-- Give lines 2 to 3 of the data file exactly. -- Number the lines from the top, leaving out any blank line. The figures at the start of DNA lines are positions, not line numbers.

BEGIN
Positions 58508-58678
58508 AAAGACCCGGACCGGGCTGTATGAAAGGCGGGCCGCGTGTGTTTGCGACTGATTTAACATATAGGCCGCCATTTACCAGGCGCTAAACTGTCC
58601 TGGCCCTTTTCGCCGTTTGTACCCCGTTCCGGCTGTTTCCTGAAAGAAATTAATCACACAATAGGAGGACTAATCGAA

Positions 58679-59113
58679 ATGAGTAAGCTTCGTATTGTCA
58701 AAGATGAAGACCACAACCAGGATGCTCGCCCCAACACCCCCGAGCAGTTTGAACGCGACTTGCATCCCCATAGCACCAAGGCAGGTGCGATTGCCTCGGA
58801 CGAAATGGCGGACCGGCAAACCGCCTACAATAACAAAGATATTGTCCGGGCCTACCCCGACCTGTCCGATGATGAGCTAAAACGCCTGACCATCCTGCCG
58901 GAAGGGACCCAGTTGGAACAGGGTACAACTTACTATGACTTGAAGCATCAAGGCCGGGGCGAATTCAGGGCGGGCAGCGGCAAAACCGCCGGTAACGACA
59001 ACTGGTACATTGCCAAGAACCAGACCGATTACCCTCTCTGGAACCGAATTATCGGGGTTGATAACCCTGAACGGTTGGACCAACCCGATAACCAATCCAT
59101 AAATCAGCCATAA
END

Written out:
58508 AAAGACCCGGACCGGGCTGTATGAAAGGCGGGCCGCGTGTGTTTGCGACTGATTTAACATATAGGCCGCCATTTACCAGGCGCTAAACTGTCC
58601 TGGCCCTTTTCGCCGTTTGTACCCCGTTCCGGCTGTTTCCTGAAAGAAATTAATCACACAATAGGAGGACTAATCGAA